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Patient-Tailored Decision Support System Improves Short- and Long-Term Glycemic Control in Type 2 Diabetes.

Authors
  • Augstein, Petra1, 2
  • Heinke, Peter1
  • Vogt, Lutz3
  • Kohnert, Klaus-Dieter1
  • Salzsieder, Eckhard1
  • 1 Institute of Diabetes "Gerhardt Katsch", Karlsburg, Germany. , (Germany)
  • 2 Department for Diabetology, Klinikum Karlsburg, Heart and Diabetes Center Karlsburg, Germany. , (Germany)
  • 3 Diabetes Service Centre DCC, Karlsburg, Germany. , (Germany)
Type
Published Article
Journal
Journal of Diabetes Science and Technology
Publisher
SAGE Publications
Publication Date
Sep 01, 2022
Volume
16
Issue
5
Pages
1159–1166
Identifiers
DOI: 10.1177/19322968211008871
PMID: 34000840
Source
Medline
Keywords
Language
English
License
Unknown

Abstract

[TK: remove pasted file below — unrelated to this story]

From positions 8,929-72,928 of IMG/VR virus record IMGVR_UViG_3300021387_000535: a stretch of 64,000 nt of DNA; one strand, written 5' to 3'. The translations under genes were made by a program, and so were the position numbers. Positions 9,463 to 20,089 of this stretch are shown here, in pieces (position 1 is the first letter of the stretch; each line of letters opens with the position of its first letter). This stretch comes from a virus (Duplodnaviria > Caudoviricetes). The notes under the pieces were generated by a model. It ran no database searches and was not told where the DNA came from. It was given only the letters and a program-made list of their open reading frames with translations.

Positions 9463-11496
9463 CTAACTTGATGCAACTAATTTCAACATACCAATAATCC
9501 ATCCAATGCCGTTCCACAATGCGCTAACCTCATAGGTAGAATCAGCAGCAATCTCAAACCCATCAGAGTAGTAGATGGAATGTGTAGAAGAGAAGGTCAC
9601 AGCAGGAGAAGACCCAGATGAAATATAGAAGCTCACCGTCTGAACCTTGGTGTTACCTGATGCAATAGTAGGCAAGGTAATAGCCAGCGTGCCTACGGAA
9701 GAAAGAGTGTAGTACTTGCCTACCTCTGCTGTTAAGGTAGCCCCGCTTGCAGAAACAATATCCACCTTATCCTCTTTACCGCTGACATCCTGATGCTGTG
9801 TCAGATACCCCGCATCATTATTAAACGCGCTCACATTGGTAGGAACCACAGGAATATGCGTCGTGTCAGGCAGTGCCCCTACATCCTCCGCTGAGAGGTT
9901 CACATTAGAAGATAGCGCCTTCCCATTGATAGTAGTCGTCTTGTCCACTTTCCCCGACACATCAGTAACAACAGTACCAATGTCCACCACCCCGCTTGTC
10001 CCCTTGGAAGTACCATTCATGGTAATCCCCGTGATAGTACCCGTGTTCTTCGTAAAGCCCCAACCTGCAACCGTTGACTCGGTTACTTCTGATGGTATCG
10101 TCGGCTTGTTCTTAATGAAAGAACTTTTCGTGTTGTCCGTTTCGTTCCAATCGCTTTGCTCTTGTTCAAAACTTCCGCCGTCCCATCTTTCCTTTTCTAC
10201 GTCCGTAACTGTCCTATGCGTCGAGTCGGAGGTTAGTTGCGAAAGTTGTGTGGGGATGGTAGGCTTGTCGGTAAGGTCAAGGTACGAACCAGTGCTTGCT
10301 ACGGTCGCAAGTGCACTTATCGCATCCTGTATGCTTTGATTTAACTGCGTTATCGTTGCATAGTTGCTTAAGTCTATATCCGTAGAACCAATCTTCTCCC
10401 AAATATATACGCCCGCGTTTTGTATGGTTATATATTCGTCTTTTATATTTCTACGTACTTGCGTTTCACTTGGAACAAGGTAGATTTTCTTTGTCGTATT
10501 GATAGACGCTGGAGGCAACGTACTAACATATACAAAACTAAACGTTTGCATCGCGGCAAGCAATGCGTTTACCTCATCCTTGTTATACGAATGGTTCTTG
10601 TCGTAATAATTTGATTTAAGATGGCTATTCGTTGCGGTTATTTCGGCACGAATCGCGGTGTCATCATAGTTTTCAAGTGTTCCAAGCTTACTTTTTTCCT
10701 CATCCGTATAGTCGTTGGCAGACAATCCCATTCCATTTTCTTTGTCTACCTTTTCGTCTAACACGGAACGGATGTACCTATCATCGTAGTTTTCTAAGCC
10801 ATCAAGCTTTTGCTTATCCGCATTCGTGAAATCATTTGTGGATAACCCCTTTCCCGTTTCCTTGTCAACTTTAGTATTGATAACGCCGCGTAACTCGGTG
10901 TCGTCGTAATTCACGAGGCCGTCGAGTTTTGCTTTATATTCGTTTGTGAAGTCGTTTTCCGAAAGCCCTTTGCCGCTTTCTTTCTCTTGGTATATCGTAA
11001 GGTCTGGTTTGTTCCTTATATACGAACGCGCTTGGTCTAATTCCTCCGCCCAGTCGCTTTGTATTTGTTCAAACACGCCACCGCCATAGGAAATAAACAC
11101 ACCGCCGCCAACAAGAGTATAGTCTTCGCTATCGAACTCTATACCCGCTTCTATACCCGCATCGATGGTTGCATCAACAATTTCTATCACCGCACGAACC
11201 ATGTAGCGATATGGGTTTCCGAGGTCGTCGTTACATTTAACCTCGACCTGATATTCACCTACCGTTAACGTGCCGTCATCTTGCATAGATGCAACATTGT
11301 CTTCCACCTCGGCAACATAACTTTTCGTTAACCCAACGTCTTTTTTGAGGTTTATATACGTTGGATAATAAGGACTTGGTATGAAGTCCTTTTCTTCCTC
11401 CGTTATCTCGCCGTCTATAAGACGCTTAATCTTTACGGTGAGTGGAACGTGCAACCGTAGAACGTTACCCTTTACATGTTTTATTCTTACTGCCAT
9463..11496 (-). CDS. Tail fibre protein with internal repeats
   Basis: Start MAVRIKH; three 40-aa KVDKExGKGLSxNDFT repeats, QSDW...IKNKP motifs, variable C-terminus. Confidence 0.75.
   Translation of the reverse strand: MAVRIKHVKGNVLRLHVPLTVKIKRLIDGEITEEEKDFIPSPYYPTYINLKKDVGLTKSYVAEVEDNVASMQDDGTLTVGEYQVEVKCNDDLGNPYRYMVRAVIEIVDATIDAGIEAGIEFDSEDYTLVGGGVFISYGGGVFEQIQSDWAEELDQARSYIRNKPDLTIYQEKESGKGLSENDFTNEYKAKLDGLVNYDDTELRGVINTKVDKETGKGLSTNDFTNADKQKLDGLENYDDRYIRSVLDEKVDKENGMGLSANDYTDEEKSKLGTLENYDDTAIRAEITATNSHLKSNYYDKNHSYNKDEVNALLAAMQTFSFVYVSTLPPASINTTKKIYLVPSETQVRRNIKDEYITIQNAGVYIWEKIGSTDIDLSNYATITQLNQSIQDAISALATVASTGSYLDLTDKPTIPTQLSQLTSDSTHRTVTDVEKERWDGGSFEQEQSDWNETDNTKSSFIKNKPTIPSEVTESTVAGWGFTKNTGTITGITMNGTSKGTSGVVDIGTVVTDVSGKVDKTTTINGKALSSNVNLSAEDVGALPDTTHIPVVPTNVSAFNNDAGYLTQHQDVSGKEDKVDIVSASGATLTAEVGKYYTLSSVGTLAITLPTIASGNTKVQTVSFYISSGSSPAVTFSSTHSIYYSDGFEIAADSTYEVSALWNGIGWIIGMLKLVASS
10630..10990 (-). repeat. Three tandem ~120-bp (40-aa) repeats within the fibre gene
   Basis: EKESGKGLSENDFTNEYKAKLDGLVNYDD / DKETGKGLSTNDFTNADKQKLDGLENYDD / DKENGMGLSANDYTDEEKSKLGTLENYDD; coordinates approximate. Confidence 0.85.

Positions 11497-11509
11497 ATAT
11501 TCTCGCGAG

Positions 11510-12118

The increasing prevalence of type 2 diabetes mellitus (T2D) and specialist shortage has caused a healthcare gap that can be bridged by a decision support system (DSS). We investigated whether a diabetes DSS can improve long- and/or short-term glycemic control. This is a retrospective observational cohort study of the Diabetiva program, which offered a patient-tailored DSS using Karlsburger Diabetes-Management System (KADIS) once a year. Glycemic control was analyzed at baseline and after 12 months in 452 individuals with T2D. Time in range (TIR; glucose 3.9-10 mmol/L) and Q-Score, a composite metric developed for analysis of continuous glucose profiles, were short-term and HbA1c long-term measures of glycemic control. Glucose variability (GV) was also measured. At baseline, one-third of patients had good short- and long-term glycemic control. Q-Score identified insufficient short-term glycemic control in 17.9% of patients with HbA1c <6.5%, mainly due to hypoglycemia. GV and hyperglycemia were responsible in patients with HbA1c >7.5% and >8%, respectively. Application of DSS at baseline improved short- and long-term glycemic control, as shown by the reduced Q-Score, GV, and HbA1c after 12 months. Multiple regression demonstrated that the total effect on GV resulted from the single effects of all influential parameters. DSS can improve short- and long-term glycemic control in individuals with T2D without increasing hypoglycemia. The Q-Score allows identification of individuals with insufficient glycemic control. An effective strategy for therapy optimization could be the selection of individuals with T2D most at need using the Q-Score, followed by offering patient-tailored DSS.

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